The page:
“In response to President Crow’s call to action, Dr. Hirshorn established ASU’s Peace Corps certificate and created a new course (BIS 355: Peace Corps Prep) and a new study abroad program (“Taste of the Peace Corps” in the Dominican Republic) to anchor and enhance the certificate. These accomplishments have been a decisive factor in putting ASU on the map for producing a new generation of Peace Corps volunteers.”
– Kevin Ellsworth, head of the faculty of leadership and integrative studies and principal lecturer
Mosco is an instructor of technical communication.
“Not only has Dr. Mosco been an outstanding teacher for our college and unit, she has done this while teaching over 400 students every semester, and while providing leadership in creating and maintaining some of most critical service courses for TWC.”
– Andrew Mara, head of the faculty of interdisciplinary humanities and communication and associate professor
Outstanding Research Award (Early Career)
Recognizes outstanding research accomplishments and sustained productivity of scholars who earned their doctorate within the last six years.
Capiela Rosario is an assistant professor in the faculty of counseling and counseling psychology.
“Her research has reached a diverse audience and resulted in several invitations to present her work at conferences across the country. … Her skillfulness in designing and conducting studies that integrate both quantitative and qualitative methodologies to understand the unique experiences of Latinxs exemplifies how Dr. Capielo Rosario contributes to the scientific understanding of social justice and diversity in psychology.”
– Hector Y. Adames, associate professor of clinical psychology, The Chicago School of Professional Psychology
Honorable Mention: Elizabeth Castillo
Recognizes outstanding research accomplishments and sustained productivity of scholars who earned their doctorate more than six years ago.
Albuquerque is an assistant professor in the faculty of science and mathematics.
“Throughout his career thus far, Dr. Albuquerque has published 50 peer-reviewed articles in top tier journals of his field. … He collaborates with scientists from several parts of the globe, including the USA, Mexico, Brazil, Panama, Colombia, Portugal, Denmark, Norway and Spain. … He … create(s) collaborative research opportunities and promote(s) the inclusion of minorities in research and teaching activities.”
– Steve Saul, assistant professor of biology
Honorable Mention: Vanessa Fonseca-Chávez
Faculty Mentoring Award
Recognizes mentors of college faculty (e.g., tenure and promotion mentoring, project mentoring, training and workshops).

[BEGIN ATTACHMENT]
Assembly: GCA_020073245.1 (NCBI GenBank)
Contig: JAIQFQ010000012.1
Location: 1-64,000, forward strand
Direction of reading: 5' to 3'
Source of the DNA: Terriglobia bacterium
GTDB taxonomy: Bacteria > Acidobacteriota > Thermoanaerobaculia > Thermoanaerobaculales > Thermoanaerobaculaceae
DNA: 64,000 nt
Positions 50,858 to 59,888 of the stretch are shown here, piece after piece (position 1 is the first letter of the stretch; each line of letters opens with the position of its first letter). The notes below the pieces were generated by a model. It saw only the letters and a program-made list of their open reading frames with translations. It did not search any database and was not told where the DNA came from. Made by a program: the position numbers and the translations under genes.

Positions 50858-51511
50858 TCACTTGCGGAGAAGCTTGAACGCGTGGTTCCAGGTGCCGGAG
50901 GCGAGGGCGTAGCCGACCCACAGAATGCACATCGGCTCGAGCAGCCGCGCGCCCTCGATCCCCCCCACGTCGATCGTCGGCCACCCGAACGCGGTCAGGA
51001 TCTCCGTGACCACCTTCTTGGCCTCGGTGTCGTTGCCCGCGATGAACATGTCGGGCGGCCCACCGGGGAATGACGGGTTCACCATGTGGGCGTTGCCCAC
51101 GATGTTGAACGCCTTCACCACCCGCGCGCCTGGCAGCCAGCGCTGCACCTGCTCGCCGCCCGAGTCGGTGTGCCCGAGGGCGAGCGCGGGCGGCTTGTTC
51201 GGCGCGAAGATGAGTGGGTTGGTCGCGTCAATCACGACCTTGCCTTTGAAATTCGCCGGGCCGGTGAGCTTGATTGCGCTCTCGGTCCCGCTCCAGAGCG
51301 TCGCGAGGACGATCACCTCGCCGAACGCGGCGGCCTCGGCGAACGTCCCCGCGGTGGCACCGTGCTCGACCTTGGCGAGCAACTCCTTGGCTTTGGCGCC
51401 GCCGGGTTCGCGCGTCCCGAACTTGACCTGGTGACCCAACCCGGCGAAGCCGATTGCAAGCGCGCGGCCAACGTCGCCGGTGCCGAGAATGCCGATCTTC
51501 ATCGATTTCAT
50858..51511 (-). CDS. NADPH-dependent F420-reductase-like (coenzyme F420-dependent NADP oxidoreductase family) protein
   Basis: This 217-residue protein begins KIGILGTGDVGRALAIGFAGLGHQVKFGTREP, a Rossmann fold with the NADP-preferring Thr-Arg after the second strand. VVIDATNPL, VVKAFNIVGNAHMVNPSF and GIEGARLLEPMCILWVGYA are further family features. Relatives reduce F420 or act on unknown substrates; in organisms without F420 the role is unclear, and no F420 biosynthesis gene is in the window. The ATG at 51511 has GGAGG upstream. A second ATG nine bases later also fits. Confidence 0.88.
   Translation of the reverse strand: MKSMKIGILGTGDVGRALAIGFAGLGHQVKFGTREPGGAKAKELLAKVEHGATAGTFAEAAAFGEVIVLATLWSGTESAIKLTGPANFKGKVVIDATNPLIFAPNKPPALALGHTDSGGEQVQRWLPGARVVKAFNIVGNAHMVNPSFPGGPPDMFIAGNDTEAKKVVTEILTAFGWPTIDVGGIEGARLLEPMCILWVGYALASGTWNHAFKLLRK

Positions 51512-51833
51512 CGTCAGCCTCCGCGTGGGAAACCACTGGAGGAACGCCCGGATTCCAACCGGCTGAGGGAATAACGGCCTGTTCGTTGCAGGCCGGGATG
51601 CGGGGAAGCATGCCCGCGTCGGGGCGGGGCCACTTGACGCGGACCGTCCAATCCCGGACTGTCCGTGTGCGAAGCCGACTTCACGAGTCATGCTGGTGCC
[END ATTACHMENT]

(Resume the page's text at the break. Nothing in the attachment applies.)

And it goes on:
Martinez is head of the faculty of languages and cultures, and an associate professor.
“Professor Martinez models what effective mentoring can and should be. She also exemplifies the ways in which mentoring can be wholly inclusive and impact not just one individual but a collective. The ways in which Professor Martinez merges mentoring with her administrative responsibilities and community engagement is substantial and inspiring. Time and again, Jackie Martinez advocates for her faculty and she does so in ways that honor their passion for teaching, their own intellectual aspirations and their engagement with the college and the university.”
– Lois Brown, ASU Foundation Professor and director, Center for the Study of Race and Democracy.
Honorable Mention: Eric Nystrom
Recognizes creativity in the design of a CISA program, internship, lab, industry partnership, community outreach, event, series, etc.
Words on Wheels, accepted by James Wermers
Wermers is clinical assistant professor in the faculty of languages and cultures
“The workshops are often held at community centers, libraries or other public spaces that offer free parking, provide lunches to participants, and engage with topics that are relevant to multiple audiences. These workshops are hosted by diverse faculty who have a particular interest and expertise in reaching out to community — namely those communities that have been historically disenfranchised due to race, culture, poverty, individual trauma and other social injustices.”
– Vanessa Fonseca-Chávez, assistant professor of English
Honorable Mention: Manu Avilés-Santiago
Design Aspirations Grant Winners
These small grants support research, teaching, or service projects that are aligned to one of ASU’s design aspirations: leverage our place, transform society, value entrepreneurship, conduct use-inspired research, enable student success, fuse intellectual disciplines, be socially embedded, or engage globally.
Trinh is an assistant professor in the faculty of leadership and integrative studies.
“This research study uses agent-based modeling coupled with secondary survey data to understand the immediate impacts of COVID-19 on productivity and career trajectories of male and female academics, simulate its long-term impacts on gender (in)equality in academia as a whole, and simulate whether and how institutional interventions such as tenure clock extension, support for dependent care, and holistic wellbeing initiatives would relieve such systemic inequality,” Trinh said about her research project.
Dugger is an associate professor in the faculty of science and mathematics.
“This proposal seeks to enable student success through financial support for undergraduate students to present their work at the American Physical Society Four Corners Meeting (APS4CS) in October 2021 at Boulder, Colorado,” Dugger said. “This will give each student the opportunity to participate fully in a professional meeting while an undergraduate student.”